The message being displayed on all pages when a static link is removed.

If you want to investigate some more, this is where the other plugin, Theme-Check, comes into play.

Go to Appearance > Theme Check and run a test for the theme in question. Most likely, the plugin will report a lot of stuff, so you will have to browse around for a while to find what might be causing the problems.

In my case, the instructions found in line 124 of the functions.php file were to blame:

Theme-check finding a WordPress theme error.

Conclusion

The moral of the story is that you should choose WordPress themes carefully. Before using any theme, it’s best to perform some research and testing on it.

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About the Author

Karol K is a blogger who’s passionate about WordPress. He works with ThemeIsle, a WordPress theme development company. His work has been published all over the Web, on sites like Web Design Ledger, Quick Sprout, ProBlogger, and others. Reach him at @carlosinho.

12 Comments

Jason W.

August 1st, 2014

I believe I once had it explained to me, that all content created for WordPress must adhere to the licensing of WordPress? So wouldn’t encrypted code in a theme violate WordPress’ Terms of Service/Use?

Eric

August 1st, 2014

Encrypted code??? That’s laughable at best. Maybe obfuscated but not encrypted.

Niki Singh

August 4th, 2014

Thanks for the idea to use TAC Scan. I found some scripts last month on our client’s website who was updating his wordpress website by his own. When I looked on Google search results for the website it was showing some casino related description. The code was actually found in footer.php file and it took almost an hour to figure out the issue. TAC scan is a nice plugin to solve this problem.

Coalesceideas

August 5th, 2014

The same experience and eagerness back to those days, and the links that was included to the theme that I was using is there for almost 2 years, then TAC came to the rescue

Mustafa Gaziani

August 5th, 2014

Hey Karol,

Yes! It’s true that not all static links are bad. But, can’t denied from this that some are.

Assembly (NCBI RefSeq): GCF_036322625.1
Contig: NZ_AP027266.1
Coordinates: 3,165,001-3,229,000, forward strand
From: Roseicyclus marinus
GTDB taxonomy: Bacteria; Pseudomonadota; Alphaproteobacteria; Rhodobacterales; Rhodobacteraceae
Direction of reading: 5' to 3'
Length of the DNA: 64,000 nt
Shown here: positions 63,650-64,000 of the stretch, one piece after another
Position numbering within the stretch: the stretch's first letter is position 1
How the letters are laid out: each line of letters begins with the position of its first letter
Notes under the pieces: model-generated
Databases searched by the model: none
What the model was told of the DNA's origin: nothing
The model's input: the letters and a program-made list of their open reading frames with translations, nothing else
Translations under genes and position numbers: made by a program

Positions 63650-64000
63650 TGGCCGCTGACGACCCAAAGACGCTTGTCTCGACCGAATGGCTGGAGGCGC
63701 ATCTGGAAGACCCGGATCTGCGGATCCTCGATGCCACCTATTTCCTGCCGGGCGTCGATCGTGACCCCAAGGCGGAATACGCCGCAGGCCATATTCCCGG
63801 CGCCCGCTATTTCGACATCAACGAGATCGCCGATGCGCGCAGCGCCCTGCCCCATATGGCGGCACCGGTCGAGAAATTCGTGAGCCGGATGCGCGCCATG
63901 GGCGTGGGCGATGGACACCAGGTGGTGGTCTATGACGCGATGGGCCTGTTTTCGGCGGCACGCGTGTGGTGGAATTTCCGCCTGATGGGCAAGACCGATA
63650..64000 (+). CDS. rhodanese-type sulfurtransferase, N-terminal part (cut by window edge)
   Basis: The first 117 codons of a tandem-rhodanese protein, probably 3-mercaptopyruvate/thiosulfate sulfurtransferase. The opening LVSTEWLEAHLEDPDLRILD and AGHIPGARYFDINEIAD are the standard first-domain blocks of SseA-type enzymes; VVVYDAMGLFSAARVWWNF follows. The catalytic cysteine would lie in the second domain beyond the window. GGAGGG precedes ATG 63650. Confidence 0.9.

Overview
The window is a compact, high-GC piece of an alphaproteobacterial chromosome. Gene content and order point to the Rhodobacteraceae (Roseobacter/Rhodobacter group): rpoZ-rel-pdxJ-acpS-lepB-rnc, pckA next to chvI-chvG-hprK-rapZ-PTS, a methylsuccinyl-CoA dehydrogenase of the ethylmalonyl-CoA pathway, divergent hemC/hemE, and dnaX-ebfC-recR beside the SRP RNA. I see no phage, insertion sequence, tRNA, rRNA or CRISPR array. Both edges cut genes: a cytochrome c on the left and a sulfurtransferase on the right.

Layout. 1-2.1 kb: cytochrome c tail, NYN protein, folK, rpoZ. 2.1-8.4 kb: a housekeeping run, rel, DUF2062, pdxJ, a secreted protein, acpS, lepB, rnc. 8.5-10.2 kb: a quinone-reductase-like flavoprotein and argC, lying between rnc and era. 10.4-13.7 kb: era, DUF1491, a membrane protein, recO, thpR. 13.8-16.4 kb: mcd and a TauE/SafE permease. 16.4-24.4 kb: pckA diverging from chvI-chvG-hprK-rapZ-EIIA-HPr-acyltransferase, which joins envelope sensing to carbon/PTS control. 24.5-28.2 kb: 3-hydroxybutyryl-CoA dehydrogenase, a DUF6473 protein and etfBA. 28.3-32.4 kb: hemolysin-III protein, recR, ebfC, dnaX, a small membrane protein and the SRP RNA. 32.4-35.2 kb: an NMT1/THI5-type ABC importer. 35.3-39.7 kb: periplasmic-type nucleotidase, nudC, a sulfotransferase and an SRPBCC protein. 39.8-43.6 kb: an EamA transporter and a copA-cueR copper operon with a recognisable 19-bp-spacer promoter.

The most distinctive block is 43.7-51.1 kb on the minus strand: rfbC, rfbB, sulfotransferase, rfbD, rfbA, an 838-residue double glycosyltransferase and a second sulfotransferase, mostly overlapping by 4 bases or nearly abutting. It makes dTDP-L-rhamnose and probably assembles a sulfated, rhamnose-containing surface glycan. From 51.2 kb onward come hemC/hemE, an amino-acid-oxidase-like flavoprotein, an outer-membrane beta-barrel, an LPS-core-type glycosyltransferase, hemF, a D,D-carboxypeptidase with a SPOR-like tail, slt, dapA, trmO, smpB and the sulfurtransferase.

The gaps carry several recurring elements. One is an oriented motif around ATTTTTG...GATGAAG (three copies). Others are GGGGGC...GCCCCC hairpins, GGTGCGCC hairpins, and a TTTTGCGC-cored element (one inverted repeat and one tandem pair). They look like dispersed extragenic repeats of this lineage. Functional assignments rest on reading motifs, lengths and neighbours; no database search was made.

Thanks for sharing this useful plugins I didn’t hear before about these plugins or even I didn’t know that it is possible to check it.

You provided very useful step by step tutorial with pics I like your effort.

Regards,
Mustafa

Marshall

August 7th, 2014

Thanks for posting this. Good article. I have tried out both plugins on a test site running two production themes. No encrypted code but some links.

Good plugins to know about. I will add them to my must have list.

Lizzy

August 15th, 2014

Very useful article, Thanks! I will be sure to use those plugins to test sites from now on. Do you think a security plugin, like iThemes, can block spammy links?

Anuj Sharma

August 16th, 2014

I never thought something like this would ever exists. Karol, thanks for putting up this article. Really informative.

Karol

August 23rd, 2014

@Jason That is true, every piece of code you release for WordPress has to be under the standard WordPress license. But I’m not quite sure about encrypted code being a violation. In my opinion (although I’m no legal expert), the fact that the code is encrypted doesn’t make it different from any other piece of code. You can still modify it (with some effort), and you can still go around it.

Karol

August 23rd, 2014

@Niki Yeah, those things can become serious if you’re not careful. And sometimes they’re quite difficult to spot, especially if the links are the exact color as the background.

Karol

August 23rd, 2014

@Lizzy Blocking spammy links for good is rather difficult. You’re probably better off doing individual scans and taking action if anything suspicious pops up.

Karol

August 23rd, 2014

Thanks for the comments guys!